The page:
Obituary for Sqn Ldr John M'Kenzie-Hall in today's Telegraph here, but behind a pay wall. He was almost a contemporary of Danny, a couple of years younger, trained in the US and posted as a flying instructor to No1 British Flying Training School at Terrell Air Force Base in Texas. He returned to Britain in July 1944, transferred to the Fleet Air Arm, flying Hellcat fighters with 891 Squadron. He was demobilised in 1947, rejoining the RAF a year later as a flying instructor before transferring to helicopters. He flew with 194 Squadron in Malaya, managing 16 flights in 7 hours in August 1954. He was conducting trials in Cyprus in 1956 when instructed to prepare to fly on to aircraft carriers. He flew the first wave of Royal Marines in the Suez invasion. The following year he set up the helicopter section of the Queen's Flight and commanded it for the next seven years. I'm sure he would have had some interesting stories.
topgas is offline  
Old 25th Dec 2018, 03:39
  #12574 (permalink)  
 
Join Date: Jun 2005
Location: THE BLUEBIRD CAFE
Posts: 60
Talk of flying Hastings and Hercs single pilot reminds me of one day at Perth (W.A.) Airport in early 1965 when an Ace Air Freighters 749 Constellation pulled up on a very quiet freight apron. After shutting down, the front door opened. Then a character, who put me in mind of how I imagined 'Screwball' Beurling was in his heyday, let down a light collapsible ladder. After shutting the door he descended the ladder and set off with a battered leather bag slung over his shoulder in the direction of the cab rank. In those days I was a rather shy and retiring, wet behind the ears sprog commercial pilot, flying a clapped out Cessna 182 for an earth-moving outfit, whereas if it were today, I would not hesitate to attempt to engage him in conversation.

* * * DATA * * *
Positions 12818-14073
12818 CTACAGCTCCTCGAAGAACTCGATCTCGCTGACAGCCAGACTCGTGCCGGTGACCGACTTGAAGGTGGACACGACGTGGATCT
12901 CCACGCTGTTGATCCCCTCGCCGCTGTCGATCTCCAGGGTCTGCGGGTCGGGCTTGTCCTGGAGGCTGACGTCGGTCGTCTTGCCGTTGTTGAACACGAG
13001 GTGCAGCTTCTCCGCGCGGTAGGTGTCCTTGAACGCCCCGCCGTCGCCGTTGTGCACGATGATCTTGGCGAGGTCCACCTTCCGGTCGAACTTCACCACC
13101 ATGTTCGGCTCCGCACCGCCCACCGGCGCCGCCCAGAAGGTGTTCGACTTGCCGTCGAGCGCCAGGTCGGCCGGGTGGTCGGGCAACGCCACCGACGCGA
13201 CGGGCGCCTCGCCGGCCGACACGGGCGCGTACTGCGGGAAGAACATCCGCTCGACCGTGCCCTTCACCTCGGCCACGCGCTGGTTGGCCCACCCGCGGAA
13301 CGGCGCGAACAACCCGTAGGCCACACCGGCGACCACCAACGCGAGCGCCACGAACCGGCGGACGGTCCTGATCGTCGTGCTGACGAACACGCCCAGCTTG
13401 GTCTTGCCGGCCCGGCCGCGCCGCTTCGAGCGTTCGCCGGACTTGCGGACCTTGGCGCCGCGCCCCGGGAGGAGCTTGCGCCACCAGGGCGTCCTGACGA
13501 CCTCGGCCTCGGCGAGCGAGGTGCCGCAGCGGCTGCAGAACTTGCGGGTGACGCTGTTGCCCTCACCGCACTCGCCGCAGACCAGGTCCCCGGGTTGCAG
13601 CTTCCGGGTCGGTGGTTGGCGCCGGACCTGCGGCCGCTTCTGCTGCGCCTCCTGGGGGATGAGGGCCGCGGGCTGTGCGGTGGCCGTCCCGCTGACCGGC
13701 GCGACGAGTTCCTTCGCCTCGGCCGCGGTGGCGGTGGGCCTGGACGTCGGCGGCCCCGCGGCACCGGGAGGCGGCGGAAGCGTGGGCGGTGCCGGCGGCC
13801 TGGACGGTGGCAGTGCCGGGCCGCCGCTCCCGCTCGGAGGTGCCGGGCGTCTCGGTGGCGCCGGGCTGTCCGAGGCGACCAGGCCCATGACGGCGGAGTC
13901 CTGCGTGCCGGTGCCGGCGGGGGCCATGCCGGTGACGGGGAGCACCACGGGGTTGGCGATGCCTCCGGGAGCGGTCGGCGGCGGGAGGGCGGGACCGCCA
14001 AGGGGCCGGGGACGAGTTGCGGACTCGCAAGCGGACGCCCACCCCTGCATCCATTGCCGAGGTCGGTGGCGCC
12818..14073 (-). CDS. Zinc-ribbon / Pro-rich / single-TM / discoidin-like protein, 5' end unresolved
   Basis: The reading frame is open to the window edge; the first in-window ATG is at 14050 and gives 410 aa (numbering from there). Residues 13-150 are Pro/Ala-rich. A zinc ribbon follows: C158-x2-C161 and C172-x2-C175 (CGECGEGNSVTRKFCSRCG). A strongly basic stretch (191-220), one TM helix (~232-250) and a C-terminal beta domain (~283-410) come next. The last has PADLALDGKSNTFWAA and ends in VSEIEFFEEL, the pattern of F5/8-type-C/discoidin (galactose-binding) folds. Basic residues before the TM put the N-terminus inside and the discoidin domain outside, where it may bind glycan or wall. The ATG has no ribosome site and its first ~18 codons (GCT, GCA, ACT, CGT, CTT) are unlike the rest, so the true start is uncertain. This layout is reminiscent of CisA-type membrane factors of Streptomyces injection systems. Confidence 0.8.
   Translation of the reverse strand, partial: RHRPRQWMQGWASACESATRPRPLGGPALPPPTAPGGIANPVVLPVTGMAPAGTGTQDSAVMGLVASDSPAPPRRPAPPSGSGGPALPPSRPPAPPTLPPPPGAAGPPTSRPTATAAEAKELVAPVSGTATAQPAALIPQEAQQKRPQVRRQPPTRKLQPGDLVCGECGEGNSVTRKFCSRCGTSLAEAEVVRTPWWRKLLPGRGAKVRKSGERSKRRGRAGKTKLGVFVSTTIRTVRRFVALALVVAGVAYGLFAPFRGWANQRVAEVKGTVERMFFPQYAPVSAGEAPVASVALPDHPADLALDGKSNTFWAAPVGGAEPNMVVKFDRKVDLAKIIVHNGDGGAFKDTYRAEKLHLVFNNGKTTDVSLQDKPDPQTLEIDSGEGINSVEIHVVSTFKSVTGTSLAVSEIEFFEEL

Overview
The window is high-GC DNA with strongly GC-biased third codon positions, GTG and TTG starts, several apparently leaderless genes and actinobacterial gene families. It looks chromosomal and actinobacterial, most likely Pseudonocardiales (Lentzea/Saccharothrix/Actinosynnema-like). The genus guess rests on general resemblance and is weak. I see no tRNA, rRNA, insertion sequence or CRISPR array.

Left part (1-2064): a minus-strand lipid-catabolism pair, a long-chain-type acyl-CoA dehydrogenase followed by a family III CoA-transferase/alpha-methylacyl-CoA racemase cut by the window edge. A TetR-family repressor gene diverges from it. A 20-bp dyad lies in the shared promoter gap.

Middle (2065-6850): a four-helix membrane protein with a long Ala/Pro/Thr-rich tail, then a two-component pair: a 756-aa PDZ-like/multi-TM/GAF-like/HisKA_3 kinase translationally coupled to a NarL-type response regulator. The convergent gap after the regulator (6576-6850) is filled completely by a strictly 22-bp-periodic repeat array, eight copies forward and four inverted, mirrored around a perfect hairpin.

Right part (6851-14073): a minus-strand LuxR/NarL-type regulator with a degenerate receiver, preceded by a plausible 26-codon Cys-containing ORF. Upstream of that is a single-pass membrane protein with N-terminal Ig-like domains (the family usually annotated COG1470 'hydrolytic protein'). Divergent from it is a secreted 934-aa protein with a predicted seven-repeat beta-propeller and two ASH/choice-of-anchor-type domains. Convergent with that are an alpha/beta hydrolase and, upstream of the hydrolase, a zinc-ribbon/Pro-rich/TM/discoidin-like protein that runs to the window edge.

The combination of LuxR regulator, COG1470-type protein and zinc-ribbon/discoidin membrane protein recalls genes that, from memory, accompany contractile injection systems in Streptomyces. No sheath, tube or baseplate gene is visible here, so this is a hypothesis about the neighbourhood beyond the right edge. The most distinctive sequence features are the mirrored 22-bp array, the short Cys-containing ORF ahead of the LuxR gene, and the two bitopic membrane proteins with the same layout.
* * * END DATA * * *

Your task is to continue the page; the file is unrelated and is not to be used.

Last edited by Fantome; 25th Dec 2018 at 03:57.
Fantome is offline  
Old 25th Dec 2018, 03:55
  #12575 (permalink)  
 
Join Date: Jun 2005
Location: THE BLUEBIRD CAFE
Posts: 60
JENKINS at #12538 -
Pretty sure that I may have divined the classical bent in the posts of the 42C. His school, judging from notes we exchanged, was Saint Joseph's College Blackpool. 'Joe's Jailhouse,' as once broadcast on Radio Luxembourg, with the broadcast leading to expulsions from the Roman Catholic establishment I am told.